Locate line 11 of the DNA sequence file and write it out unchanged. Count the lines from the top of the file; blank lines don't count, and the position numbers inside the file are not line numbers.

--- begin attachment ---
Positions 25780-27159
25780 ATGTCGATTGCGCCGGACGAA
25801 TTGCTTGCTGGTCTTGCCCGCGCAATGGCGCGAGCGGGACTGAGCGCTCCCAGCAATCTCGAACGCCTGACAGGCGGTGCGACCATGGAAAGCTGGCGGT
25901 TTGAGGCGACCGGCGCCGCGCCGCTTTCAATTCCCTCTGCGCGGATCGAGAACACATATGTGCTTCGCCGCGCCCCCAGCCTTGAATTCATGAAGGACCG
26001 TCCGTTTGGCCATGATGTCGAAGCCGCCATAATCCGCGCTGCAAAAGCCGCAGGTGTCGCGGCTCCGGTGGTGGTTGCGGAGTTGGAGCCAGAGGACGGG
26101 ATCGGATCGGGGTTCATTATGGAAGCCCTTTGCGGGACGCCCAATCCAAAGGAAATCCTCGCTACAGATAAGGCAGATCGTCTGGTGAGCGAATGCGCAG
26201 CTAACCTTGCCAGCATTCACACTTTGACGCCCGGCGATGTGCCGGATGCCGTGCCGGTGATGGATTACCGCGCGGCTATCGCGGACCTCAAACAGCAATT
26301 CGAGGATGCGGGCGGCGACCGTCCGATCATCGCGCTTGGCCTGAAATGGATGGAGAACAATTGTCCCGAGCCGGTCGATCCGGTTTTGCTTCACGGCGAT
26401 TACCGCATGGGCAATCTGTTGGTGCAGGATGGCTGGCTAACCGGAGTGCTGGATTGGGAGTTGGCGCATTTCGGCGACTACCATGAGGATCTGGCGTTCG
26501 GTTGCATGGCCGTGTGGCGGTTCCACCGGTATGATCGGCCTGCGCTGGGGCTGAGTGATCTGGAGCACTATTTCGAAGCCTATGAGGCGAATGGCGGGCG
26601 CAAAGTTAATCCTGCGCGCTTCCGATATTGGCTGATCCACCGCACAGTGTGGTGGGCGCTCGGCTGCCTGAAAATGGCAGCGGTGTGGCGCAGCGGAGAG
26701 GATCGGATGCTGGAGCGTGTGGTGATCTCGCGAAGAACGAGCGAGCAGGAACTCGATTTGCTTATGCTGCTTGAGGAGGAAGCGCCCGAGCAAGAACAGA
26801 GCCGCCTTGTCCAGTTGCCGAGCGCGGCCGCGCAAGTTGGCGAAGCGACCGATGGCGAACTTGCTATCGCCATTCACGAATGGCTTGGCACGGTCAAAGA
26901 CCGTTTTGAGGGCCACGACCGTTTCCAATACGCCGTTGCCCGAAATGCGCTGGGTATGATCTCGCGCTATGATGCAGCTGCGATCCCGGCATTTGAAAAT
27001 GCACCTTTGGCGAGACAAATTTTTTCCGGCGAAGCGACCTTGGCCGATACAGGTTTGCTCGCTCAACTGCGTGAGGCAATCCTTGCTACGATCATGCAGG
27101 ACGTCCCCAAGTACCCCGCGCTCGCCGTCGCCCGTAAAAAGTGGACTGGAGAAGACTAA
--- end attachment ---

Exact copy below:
26601 CAAAGTTAATCCTGCGCGCTTCCGATATTGGCTGATCCACCGCACAGTGTGGTGGGCGCTCGGCTGCCTGAAAATGGCAGCGGTGTGGCGCAGCGGAGAG